Privacy Depends on State Laws

In general, trusts administered by a private trust company are subject to less stringent reporting requirements and regulations than trusts managed by public trust companies in the US. As a result, families have more control over their confidential information.

However, only a handful of states allow private trust companies. They include Alaska, Delaware, Nevada, New Hampshire, South Dakota, Tennessee, and Wyoming. Each of these states has its own set of statutes to govern private trust companies. So, the degree of privacy varies from state to state.

Private trust companies can be regulated by state charter or unregulated, usually by receiving a state license. 

State laws also can dictate how many board members a private trust company must have, and whether it can manage dynasty trusts that continue for future generations. This lack of uniform regulations across different jurisdictions can make transferring your private trust company to another state a complicated process.

For individuals who are not US citizens, a private trust company can be a convenient way to maintain privacy and bring significant assets to the US. But some states impose more stringent staffing requirements and investing restrictions on foreign citizens who are living abroad.

Succession Planning

One benefit of a private trust company is continuity. A trust company does not die, move away or become disinterested in its responsibilities like an individual might.

On the other hand, a private trust company is a family business. Like all family businesses, a private trust company requires a succession plan that addresses both the ownership of the company and its management.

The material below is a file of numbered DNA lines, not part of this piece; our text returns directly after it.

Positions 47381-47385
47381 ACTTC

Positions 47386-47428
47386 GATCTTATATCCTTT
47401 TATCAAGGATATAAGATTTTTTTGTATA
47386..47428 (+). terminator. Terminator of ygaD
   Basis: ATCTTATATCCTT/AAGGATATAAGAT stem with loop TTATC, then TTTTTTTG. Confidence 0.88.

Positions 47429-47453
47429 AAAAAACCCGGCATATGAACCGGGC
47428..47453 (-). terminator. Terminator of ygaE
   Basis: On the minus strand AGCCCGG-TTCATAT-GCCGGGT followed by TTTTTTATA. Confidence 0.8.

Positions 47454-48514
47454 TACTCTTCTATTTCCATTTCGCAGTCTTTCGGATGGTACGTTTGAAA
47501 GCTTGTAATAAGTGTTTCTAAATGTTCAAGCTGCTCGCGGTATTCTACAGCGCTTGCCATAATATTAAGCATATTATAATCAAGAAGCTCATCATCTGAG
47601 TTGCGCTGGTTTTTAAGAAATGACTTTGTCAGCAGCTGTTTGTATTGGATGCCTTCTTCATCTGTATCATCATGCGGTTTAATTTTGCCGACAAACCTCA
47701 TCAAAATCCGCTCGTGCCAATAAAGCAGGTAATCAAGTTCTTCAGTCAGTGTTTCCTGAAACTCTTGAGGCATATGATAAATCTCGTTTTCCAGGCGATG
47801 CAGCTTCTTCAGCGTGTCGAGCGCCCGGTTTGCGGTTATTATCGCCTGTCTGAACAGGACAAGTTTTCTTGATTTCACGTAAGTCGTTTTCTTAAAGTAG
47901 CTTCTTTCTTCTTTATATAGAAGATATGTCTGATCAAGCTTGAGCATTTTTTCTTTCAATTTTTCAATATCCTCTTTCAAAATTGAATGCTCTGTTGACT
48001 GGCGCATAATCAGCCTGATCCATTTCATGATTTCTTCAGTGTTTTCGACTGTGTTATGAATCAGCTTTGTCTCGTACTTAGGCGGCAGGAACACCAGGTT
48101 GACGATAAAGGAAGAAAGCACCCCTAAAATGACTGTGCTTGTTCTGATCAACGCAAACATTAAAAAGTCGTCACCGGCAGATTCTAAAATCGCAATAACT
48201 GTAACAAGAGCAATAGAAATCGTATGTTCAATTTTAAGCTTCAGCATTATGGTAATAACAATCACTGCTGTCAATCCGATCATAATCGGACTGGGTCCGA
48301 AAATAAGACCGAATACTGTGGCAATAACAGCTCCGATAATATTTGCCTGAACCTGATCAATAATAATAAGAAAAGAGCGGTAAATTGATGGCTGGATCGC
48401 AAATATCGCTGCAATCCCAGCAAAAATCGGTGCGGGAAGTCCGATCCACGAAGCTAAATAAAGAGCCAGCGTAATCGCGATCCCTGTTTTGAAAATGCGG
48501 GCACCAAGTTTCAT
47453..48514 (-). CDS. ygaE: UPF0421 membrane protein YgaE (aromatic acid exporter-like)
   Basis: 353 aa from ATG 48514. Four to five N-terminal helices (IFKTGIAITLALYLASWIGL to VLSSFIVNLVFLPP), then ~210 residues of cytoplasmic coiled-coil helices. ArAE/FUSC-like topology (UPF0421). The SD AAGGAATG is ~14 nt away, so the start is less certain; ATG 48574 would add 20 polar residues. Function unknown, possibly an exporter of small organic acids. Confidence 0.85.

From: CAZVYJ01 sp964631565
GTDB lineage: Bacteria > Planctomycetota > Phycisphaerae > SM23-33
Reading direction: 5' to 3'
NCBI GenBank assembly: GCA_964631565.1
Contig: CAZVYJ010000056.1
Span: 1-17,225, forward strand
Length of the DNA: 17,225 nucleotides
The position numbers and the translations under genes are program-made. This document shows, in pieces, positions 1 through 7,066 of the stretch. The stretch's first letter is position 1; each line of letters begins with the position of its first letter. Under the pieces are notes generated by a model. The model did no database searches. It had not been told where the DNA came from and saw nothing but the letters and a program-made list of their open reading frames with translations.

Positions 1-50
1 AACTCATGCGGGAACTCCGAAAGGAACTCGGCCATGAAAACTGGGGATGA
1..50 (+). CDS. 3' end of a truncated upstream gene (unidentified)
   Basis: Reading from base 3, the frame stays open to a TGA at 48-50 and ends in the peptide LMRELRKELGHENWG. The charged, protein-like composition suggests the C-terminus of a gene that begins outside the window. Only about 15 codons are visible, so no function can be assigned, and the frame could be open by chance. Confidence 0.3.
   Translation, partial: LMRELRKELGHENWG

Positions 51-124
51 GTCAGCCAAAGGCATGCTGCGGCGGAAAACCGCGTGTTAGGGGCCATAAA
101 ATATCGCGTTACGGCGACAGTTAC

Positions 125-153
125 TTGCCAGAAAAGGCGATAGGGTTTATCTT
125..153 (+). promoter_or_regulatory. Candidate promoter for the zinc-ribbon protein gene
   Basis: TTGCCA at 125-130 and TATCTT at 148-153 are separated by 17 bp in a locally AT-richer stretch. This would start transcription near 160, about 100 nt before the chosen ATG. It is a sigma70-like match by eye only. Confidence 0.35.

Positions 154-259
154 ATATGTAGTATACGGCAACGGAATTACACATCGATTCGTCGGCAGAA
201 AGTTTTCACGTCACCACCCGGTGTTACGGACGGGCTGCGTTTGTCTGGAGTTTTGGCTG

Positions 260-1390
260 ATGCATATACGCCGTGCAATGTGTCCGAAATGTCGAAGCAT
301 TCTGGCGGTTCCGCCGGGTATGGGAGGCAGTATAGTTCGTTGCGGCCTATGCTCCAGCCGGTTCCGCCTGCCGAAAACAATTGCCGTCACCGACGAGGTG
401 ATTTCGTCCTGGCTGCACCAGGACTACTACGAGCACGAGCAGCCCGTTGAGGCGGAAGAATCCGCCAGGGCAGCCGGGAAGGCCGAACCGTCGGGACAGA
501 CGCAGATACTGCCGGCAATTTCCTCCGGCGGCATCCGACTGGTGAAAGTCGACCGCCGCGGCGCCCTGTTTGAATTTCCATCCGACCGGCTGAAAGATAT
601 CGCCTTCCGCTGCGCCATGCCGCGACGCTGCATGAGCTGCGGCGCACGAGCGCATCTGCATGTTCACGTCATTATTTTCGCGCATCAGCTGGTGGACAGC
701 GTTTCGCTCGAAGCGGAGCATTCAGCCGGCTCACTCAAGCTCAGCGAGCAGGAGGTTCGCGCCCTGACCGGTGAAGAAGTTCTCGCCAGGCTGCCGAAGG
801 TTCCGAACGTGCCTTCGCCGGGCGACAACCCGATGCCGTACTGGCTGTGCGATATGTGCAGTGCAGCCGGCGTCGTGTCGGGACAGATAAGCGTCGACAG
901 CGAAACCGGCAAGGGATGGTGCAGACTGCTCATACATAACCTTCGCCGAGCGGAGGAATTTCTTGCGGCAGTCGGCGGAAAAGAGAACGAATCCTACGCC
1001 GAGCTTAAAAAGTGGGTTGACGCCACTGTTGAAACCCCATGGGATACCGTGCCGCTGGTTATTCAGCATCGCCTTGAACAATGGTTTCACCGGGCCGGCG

For some families, this presents another set of difficult decisions. For others, a succession plan may already be well established in other family businesses, allowing them to replicate their governance and asset-transfer plans within the private trust company.

In either case, the succession plan requires attention when creating the company. It also requires regular attention during the lifespan of the company. As circumstances change, these succession concerns, along with the cost and other commitments necessary to run a private trust company, often cause families to rethink their decision and question if is still right for them.

Making a Well-Informed Decision

Every family is unique. Your family’s financial circumstances, goals, and willingness to become active participants in a private trust company will determine whether such a commitment is right for you.

If you decide a private trust company is the right move, Fiduciary Trust has the experience and resources to help you run it efficiently. For example, we can serve as a corporate agent, providing administrative, investment management and custodial services.

If the commitment of a private trust company seems overwhelming, we can provide a turnkey solution to your family’s most complex estate-planning needs, including family trusts. Our wealth advisors, tax experts, portfolio managers and administrative professionals are here to help you preserve and grow your family’s wealth for generations.

For more information, please contact your Fiduciary Trust representative or call us at (877) 384-1111.

Written by Leticia Hernandez




This communication is intended solely to provide general information. The information and opinions stated may change without notice. The information and opinions do not represent a complete analysis of every material fact regarding any market, industry, sector or security. Statements of fact have been obtained from sources deemed reliable, but no representation is made as to their completeness or accuracy. The opinions expressed are not intended as individual investment, tax or estate planning advice or as a recommendation of any particular security, strategy or investment product. Please consult your personal advisor to determine whether this information may be appropriate for you. This information is provided solely for insight into our general management philosophy and process. Historical performance does not guarantee future results and results may differ over future time periods.